Magyar Telekom Q3 profit climbs 42%
Magyar Telekomʼs third-quarter after-tax profit jumped 42% year-on-year to HUF 19.3 billion as revenues rose, an earnings report published late Wednesday shows. Total revenues climbed 9% to HUF 155.4 bln as turnover in both the mobile and fixed-line segments increased, state news agency MTI reported.
Magyar Telekomʼs direct costs of sales rose 14% to HUF 58.1 bln. Operating profit was up 33% at HUF 30.2 bln.
MTel said the increase in group revenues was driven by strong demand for equipment across all segments and continued growth in mobile data usage. It attributed the increase in fixed-line revenues to a major data project, as well as improved average revenue per user (ARPU) levels for both TV and broadband in Hungary and higher TV set sales volumes.
The companyʼs guidance for full-year revenues of around HUF 580 bln was left unchanged.
"Whilst we expect the various initiatives we have introduced in both the mobile and fixed-line segments to continue to support our performance, we also anticipate an increase in competitive pressures both in Hungary and Macedonia," said CEO Christopher Mattheisen.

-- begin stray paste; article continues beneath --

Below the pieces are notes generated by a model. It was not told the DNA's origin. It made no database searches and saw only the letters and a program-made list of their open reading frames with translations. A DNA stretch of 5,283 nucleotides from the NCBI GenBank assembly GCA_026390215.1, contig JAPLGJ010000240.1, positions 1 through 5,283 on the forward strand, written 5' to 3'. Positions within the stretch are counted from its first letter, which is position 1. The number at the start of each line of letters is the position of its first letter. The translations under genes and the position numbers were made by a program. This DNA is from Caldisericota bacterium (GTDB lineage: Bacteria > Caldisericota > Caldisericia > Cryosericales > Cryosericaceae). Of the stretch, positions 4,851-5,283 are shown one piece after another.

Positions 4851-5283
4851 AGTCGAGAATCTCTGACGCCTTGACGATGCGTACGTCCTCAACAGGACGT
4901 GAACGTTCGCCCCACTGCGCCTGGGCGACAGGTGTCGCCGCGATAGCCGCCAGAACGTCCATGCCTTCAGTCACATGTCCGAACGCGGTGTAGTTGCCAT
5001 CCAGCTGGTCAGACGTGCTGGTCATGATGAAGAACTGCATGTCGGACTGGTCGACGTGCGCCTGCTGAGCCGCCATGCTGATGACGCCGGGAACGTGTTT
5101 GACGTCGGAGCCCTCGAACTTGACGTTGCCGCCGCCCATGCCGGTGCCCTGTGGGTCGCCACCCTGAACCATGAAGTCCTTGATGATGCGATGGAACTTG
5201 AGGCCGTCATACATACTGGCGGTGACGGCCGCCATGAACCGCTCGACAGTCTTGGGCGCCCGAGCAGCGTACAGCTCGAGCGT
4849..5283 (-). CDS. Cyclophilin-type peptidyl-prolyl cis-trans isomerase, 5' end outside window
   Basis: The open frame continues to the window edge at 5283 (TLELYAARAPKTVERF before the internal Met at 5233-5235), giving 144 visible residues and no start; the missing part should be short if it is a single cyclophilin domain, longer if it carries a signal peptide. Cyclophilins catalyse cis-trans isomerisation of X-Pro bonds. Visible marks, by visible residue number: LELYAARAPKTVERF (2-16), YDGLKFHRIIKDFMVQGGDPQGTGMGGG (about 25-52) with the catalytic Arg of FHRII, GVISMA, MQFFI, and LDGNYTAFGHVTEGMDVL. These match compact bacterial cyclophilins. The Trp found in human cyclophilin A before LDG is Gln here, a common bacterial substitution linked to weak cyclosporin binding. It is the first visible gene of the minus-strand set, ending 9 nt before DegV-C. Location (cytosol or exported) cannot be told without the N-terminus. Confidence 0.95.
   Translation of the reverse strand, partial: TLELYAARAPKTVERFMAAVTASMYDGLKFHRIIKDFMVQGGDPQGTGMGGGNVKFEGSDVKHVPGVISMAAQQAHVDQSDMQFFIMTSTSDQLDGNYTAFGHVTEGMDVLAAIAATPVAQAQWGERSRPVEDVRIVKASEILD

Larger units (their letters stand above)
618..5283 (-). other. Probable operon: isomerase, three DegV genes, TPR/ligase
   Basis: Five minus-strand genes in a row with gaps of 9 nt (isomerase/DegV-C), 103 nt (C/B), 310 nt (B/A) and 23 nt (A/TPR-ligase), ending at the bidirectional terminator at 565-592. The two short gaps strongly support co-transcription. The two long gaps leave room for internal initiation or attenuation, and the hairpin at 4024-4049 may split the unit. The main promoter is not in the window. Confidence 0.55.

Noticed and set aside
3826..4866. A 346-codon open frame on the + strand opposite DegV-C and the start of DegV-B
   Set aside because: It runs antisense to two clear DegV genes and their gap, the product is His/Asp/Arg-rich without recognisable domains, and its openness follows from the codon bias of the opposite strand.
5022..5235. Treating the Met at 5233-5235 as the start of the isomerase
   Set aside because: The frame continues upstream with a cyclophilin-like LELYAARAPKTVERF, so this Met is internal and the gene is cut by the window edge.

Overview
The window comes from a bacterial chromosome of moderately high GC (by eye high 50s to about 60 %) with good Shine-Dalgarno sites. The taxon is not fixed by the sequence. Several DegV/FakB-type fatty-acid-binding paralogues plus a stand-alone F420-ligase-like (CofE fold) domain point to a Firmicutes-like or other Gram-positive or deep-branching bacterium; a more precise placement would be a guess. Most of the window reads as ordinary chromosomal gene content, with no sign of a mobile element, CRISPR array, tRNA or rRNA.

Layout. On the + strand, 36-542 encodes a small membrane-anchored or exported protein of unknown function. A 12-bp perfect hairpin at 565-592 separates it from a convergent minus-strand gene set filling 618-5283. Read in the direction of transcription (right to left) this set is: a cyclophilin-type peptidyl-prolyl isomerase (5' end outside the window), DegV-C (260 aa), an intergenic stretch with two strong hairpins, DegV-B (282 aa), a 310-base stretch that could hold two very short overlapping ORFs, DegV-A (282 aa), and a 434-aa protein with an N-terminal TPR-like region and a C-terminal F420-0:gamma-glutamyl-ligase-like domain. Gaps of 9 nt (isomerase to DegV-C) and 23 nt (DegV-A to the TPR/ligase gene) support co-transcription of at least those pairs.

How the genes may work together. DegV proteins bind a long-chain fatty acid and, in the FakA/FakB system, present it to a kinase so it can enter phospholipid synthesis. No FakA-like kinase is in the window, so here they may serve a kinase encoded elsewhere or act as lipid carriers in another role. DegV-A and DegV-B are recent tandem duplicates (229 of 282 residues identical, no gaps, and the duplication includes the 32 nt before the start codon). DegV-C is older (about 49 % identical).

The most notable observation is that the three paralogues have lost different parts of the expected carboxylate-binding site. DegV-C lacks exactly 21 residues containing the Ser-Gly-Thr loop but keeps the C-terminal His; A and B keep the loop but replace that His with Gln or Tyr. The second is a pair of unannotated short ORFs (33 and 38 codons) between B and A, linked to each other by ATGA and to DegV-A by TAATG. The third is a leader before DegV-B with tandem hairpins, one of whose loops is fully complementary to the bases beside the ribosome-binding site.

MTel had total assets of HUF 1,105.5 bln at the end of September, down 6% from the end of 2016. Non-current liabilities were practically flat at HUF 316.8 bln. MTelʼs net debt ratio stood at 37.4% at the end of Q3, according to MTI.
MTel loses 20% of pre-paid subs
The number of Magyar Telekomʼs pre-paid subscribers fell by 20% after a data reconciliation deadline passed in the summer, CFO János Szabó said Thursday, a day after MTel released its Q3 earnings report.
Hungarian lawmakers tightened rules on pre-paid SIM cards last year amid concerns they could be easily resold to criminals or terrorists. The rules required telcos to check and confirm the personal data of all pre-paid subscribers by the end of June.
Szabó said most of the SIM cards that were invalidated were not in use anyway. Revenues were up because of the introduction of per-minute discounts, he added. Post-paid contracts now account for about 60% of MTelʼs subscriber numbers.
Szabó noted that offerings of unlimited data use, as well as the expected entry on the mobile market of DIGI and its acquisition of Invitelʼs retail and small business subscribers, have raised the level of competition.
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